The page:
Naddo Ceccarelli (Italian, active mid-14th century), The Crucifixion, Siena, Italy, 1350/59. Tempera and gold on panel, 76 x 31.6 x 2.5 cm. The Walters Art Museum, Baltimore, MD, bequest of Henry Walters, 1931, 37.737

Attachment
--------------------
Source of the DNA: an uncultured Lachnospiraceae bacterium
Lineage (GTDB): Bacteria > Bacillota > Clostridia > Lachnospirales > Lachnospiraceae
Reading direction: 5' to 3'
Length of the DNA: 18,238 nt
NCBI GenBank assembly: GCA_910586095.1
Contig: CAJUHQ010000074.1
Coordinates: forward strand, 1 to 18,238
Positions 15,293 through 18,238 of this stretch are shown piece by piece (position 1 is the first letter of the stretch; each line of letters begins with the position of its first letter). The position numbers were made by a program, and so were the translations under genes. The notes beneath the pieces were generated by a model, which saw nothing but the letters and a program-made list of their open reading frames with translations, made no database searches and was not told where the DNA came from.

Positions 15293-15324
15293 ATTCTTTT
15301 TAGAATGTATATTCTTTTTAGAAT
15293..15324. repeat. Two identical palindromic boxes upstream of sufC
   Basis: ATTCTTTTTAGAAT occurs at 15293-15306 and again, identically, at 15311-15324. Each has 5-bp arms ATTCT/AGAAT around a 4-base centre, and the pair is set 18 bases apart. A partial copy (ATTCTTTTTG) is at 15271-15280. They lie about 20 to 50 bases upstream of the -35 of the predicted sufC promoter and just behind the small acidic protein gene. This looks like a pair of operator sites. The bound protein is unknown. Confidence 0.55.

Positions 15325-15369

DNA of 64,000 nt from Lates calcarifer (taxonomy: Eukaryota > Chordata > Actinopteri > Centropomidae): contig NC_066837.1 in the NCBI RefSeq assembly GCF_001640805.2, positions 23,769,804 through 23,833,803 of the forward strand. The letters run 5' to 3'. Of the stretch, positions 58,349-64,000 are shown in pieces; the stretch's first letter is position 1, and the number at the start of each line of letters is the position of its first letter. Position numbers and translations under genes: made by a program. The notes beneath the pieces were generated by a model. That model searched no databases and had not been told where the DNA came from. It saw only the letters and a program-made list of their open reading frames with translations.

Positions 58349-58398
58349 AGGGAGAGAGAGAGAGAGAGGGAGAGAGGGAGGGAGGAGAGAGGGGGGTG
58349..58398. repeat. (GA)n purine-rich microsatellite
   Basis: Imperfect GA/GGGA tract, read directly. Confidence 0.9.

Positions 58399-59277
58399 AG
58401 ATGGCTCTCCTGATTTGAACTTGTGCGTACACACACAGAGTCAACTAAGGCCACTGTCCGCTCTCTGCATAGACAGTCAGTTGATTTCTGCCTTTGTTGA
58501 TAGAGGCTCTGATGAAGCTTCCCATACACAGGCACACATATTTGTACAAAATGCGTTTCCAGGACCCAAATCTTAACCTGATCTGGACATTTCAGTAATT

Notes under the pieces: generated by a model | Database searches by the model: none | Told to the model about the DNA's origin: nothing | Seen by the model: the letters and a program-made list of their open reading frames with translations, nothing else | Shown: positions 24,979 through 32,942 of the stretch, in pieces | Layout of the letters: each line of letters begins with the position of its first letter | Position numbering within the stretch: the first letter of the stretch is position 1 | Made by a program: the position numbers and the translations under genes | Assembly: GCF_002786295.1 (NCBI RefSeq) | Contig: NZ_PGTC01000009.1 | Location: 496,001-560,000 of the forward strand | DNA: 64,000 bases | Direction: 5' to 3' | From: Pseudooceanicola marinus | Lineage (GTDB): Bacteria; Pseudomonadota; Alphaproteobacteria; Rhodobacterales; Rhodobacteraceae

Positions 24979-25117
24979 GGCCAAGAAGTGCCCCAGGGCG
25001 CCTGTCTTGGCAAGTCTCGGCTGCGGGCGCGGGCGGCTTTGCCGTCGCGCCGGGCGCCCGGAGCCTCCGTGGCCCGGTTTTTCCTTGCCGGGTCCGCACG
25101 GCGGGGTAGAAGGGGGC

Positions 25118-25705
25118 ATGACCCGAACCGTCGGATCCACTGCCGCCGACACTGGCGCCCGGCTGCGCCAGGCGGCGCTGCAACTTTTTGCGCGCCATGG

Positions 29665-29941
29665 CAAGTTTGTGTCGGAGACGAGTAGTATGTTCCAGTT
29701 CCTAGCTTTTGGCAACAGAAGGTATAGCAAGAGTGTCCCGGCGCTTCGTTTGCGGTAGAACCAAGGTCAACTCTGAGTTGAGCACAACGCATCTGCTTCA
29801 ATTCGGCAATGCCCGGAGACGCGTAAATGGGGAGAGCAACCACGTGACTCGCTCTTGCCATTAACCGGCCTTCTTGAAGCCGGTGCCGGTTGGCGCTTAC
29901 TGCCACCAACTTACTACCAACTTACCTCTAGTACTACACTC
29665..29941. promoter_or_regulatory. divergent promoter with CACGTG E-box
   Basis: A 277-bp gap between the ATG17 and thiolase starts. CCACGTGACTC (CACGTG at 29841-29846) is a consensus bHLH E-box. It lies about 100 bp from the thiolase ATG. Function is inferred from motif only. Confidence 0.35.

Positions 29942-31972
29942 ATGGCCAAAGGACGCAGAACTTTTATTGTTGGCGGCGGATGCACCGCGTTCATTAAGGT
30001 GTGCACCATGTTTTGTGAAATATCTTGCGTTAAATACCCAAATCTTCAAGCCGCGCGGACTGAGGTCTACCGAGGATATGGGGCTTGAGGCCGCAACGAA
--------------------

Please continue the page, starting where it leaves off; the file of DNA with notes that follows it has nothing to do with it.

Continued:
Gold-ground panel paintings proliferated in the later Middle Ages across Europe, where gold was associated with the divine realm. A small amount of gold could be used to great effect when hammered into thin sheets of gold leaf. In this fashion painters were able to make a grand visual statement with a minimal amount of the precious material, which was imported across great distances. Preparing a wooden panel for gilding was a laborious process. The areas to be gilded were coated with an adhesive (typically bole, a reddish clay) to which the gold leaf was applied and then burnished. Additional decoration could then be incised or stamped into the gold leaf.